It is widely predicted that almost a third of leading European businesses will include an offshore element in their IT plans by 2005 and that a quarter of IT jobs will move offshore by 2010 (Gartner Group, March 2004). However research released today reveals that IT directors believe there to be major pitfalls in this latest boardroom buzz. When questioned as to what they felt these were, 73 percent of IT directors cited hidden costs, followed by 56 percent believing the loss of intellectual property was a serious issue. (Other pitfalls identified included the inability to safeguard architectural compliance and high rates of project failure.)

Moreover, 67 percent of UK IT directors are ignorant of any alternative or complementary solutions to offshoring.  Given that model driven architecture (MDA) can provide a less risky and more cost-effective solution - promising savings in excess of 40 percent in comparison to the 30-35 percent that might be achieved through offshoring projects - it's surprising that 76 percent of IT directors questioned have never heard of it. Results indicate that organizations could be potentially losing hundreds of thousands of pounds as a result of lack of awareness of viable substitutes for the growing offshore epidemic. 

Results of the survey conducted revealed that only 7 percent of IT directors were using or planning to use MDA in the next six months.

According to Michael Blechar, vice president and research director at analyst firm Gartner, MDA is a "forced march." Right, wrong or indifferent, he said, "It's going to happen. It's effectively a done deal."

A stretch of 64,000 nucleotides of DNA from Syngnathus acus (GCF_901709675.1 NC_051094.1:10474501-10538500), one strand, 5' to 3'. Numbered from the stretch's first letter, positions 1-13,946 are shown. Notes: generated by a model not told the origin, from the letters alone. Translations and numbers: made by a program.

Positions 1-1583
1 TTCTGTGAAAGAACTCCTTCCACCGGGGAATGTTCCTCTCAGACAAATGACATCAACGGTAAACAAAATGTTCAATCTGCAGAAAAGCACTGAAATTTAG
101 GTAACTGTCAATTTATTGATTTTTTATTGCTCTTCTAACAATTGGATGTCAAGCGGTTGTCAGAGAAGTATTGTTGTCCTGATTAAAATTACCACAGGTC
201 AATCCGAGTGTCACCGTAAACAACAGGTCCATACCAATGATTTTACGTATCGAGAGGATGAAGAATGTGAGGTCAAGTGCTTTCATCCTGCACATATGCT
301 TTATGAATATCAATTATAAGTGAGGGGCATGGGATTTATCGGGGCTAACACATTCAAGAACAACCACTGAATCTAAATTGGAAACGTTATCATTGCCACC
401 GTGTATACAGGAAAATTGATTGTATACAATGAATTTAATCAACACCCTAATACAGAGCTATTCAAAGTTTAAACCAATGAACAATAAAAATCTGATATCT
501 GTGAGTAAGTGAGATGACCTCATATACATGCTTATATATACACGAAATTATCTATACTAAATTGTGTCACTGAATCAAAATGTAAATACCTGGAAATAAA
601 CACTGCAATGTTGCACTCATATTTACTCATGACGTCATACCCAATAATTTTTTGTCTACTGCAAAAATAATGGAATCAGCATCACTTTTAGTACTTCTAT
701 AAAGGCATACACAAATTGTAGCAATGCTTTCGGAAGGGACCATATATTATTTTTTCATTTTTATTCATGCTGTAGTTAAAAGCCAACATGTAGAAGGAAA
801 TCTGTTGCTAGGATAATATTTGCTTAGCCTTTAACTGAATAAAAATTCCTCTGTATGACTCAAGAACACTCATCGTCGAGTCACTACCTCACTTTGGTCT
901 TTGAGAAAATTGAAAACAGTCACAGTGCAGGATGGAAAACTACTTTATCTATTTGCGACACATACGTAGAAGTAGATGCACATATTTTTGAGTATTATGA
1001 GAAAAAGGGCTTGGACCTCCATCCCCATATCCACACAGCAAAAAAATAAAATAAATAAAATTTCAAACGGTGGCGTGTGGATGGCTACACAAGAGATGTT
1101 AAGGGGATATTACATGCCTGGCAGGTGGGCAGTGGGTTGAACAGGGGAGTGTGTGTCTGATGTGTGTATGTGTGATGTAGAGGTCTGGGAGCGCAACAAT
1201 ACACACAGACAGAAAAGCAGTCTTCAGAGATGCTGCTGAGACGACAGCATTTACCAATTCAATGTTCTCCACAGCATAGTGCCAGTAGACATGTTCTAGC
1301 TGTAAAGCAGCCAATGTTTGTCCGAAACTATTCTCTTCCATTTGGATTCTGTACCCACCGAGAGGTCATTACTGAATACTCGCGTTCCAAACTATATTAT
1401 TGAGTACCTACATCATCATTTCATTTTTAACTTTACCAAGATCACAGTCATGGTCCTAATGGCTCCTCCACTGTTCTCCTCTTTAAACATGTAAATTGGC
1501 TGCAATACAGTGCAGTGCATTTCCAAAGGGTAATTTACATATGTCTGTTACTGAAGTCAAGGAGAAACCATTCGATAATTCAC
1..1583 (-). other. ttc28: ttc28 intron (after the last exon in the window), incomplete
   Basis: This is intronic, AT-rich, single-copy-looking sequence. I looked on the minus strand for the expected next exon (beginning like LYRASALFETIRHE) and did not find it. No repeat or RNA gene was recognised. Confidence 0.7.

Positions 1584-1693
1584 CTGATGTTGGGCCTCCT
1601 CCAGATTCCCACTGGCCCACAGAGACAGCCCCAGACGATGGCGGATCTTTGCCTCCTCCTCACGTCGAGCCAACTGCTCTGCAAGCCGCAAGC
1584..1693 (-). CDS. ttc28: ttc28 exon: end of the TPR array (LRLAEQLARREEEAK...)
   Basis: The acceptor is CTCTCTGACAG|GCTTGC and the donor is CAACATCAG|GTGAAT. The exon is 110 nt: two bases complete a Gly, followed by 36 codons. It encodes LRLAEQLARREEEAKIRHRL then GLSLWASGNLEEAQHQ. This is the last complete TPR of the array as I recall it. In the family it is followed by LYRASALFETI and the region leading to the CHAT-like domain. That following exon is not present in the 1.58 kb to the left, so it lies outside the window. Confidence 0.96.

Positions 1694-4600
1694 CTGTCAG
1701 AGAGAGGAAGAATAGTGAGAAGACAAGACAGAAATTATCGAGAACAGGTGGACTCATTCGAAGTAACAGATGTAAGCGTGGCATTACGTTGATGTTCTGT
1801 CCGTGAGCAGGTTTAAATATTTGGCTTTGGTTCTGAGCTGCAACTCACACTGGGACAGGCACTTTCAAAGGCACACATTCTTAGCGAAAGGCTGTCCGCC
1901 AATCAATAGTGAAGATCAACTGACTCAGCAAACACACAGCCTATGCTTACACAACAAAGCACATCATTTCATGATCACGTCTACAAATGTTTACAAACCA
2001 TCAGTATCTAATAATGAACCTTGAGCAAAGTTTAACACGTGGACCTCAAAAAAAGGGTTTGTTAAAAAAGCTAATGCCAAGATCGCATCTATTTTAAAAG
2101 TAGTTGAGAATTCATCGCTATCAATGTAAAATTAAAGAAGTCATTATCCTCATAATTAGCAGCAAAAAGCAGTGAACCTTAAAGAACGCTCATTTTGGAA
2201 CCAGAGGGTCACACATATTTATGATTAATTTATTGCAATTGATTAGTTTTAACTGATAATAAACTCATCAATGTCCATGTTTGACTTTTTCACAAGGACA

MDA is a software standards-driven approach to automating the translation of business logic into working software. An initiative created and coined in 2000 by the Object Management Group (OMG), MDA denotes an evolving family of standards intended to advance the field of software engineering into the next generation. It involves removing many of today's most persistent sources of cost and risk permanently allowing engineers to focus on other issues, such as IT productivity and business needs. It enables the production of the framework of tools which allow business analysts to import design goals at one end, before turning a handle and producing working code at the other.

MDA is built on the OMG's unified modeling language (UML) and can reduce complexity and software migration/adaptation/extension efforts, increase implicit software quality and significantly improve developer performance.

 

 

 

 

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